Text editor to code work

Thread Starter

andrewmm

Joined Feb 25, 2011
1,461
What is the best editor in peoples opinion and why to edit the text when writing code
Is it best to go for an IDE , with its integrated text editor,
or an IDE with another editor,
or what
 

djsfantasi

Joined Apr 11, 2010
7,689
When I'm programming for Arduino's, I use the IDE they provide. For everything else, I use 'vi'.
For large Arduino sketches, I’ll write the code in Textpad with the C filter and then paste it into the IDE to check errors and try compiling.
 

dl324

Joined Mar 30, 2015
12,871
For large Arduino sketches, I’ll write the code in Textpad with the C filter and then paste it into the IDE to check errors and try compiling.
I haven't done any Arduino code large enough that made it worth editing outside of the IDE. I spend more time working around compiler bugs. It has gotten to the point where I take snapshots of working code before I make any major changes so I have something to fall back on.
 

wayneh

Joined Sep 9, 2010
17,152
Is it best to go for an IDE , with its integrated text editor...
I'd say yes. I write iOS apps in Xcode (Swift language) and I can't imagine not using the integrated editor. Syntax checking, autocompletion, color cues, identification of matching brackets, auto-indent and format, and on and on and on.
 

SamR

Joined Mar 19, 2019
3,400
As others said, it depends on what you're doing. I've used edlin (remember that one), some ancient now-defunct full-screen generic text editor, Microsoft Notepad, whatever the heck the C package came with, and the Arduino IDE. Oh yeah, also pencil and paper then punched the card deck.
 

atferrari

Joined Jan 6, 2004
4,321
I used an independent text editor Notepad++, only when programming in RFO Basic for Android apps.

Otherwise, always whatever came with the IDE.
 
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djsfantasi

Joined Apr 11, 2010
7,689
I haven't done any Arduino code large enough that made it worth editing outside of the IDE. I spend more time working around compiler bugs. It has gotten to the point where I take snapshots of working code before I make any major changes so I have something to fall back on.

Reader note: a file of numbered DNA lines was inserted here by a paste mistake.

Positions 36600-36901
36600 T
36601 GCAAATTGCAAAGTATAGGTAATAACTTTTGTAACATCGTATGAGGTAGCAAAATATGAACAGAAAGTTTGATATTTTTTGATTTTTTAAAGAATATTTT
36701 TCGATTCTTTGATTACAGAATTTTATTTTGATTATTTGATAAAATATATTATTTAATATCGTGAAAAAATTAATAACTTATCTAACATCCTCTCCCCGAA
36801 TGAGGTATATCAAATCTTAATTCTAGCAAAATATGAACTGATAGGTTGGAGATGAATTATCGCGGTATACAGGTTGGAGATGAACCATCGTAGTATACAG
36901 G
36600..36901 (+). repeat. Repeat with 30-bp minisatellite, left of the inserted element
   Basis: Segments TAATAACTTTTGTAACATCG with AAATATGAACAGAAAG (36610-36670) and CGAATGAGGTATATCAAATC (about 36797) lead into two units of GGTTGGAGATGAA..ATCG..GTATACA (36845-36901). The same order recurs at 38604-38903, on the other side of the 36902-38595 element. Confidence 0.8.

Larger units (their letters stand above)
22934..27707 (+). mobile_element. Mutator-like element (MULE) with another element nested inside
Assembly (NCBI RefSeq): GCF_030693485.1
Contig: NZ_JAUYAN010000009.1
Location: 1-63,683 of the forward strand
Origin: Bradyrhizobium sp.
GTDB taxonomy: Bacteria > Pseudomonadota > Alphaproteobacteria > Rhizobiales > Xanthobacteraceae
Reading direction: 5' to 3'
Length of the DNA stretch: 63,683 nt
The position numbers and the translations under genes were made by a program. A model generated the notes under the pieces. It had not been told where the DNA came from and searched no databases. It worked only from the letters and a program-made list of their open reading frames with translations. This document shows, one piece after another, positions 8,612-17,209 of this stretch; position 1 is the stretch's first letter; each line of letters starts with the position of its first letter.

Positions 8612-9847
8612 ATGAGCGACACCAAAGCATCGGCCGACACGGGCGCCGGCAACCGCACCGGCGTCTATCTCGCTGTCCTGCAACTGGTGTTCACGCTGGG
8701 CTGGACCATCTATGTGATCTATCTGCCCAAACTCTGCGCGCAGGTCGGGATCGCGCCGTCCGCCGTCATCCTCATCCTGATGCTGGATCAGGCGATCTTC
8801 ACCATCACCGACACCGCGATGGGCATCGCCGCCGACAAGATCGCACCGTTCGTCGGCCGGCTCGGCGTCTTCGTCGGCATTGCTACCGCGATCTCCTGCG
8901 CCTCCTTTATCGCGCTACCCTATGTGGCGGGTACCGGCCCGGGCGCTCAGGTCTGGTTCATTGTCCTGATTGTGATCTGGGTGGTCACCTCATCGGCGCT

I have an Arduino sketch that runs over 1,000 lines of code.
 

402DF855

Joined Feb 9, 2013
271
Microsoft's IDEs have been my favorites by far for ever, although I prefer the Pro versions as some features are trimmed of for the community editions. Oddly, I tried Microsoft Code and was underwhelmed. Notepad++ if Visual Studio isn't available. On Linux I'm stuck with vi or nano, both of which are ridiculously archaic, but there you go. Used IAR Embedded Workbench recently and it was functional but inferior in general. Eclipse was so bad I avoid it despite that it may have been improved.
 

upand_at_them

Joined May 15, 2010
766
I use UltraEdit for so many things. It is a great editor.

For Arduino, I use the Arduino IDE because it's a one-click to compile and upload. For PIC's, I almost never use the MPLAB(X) IDE and instead use UltraEdit, which I've configured to do a compile with a custom button.
 

SamR

Joined Mar 19, 2019
3,400
I used a terminal emulator so I could program using something better than the OpenVMS line editor. Would use a fullscreen text editor on my Windows computer and would send the .txt file across the network with the terminal emulator to the VMS platform.
 

Thread Starter

andrewmm

Joined Feb 25, 2011
1,461
My first editor was

"take out the offending punch card and replace it"

No one has mentioned Emacs

Has it gone now days ?
 

LesJones

Joined Jan 8, 2017
3,169
The one I use and like is Programmers file editor. It is old and not been updated since 1999 but its still works with windows 7.
It seems to work with windows 10 but I have not used windows 10 much. If you just Google "Programmers file editor" you will find links to download it. It does not need to be installed. You just run the .exe file so you can run it from removable storage.

Les.
 

BobTPH

Joined Jun 5, 2013
3,306
I have found that the IDE editors are way better than a general purpose editor. I am perfectly happy with MPLAB (netbeans) for Microchip C and eclipse for Java.

I am working on my own language and I use Visual Studio because it allows me to create and manage projects and build using a make file. No syntax awareness, though

I use emacs for general editing.

Bob
 

wayneh

Joined Sep 9, 2010
17,152
For what it's worth, there's an excellent and free text and code editor for iOS called Kodex. I avoid coding on the phone, but it's a handy tool.
 
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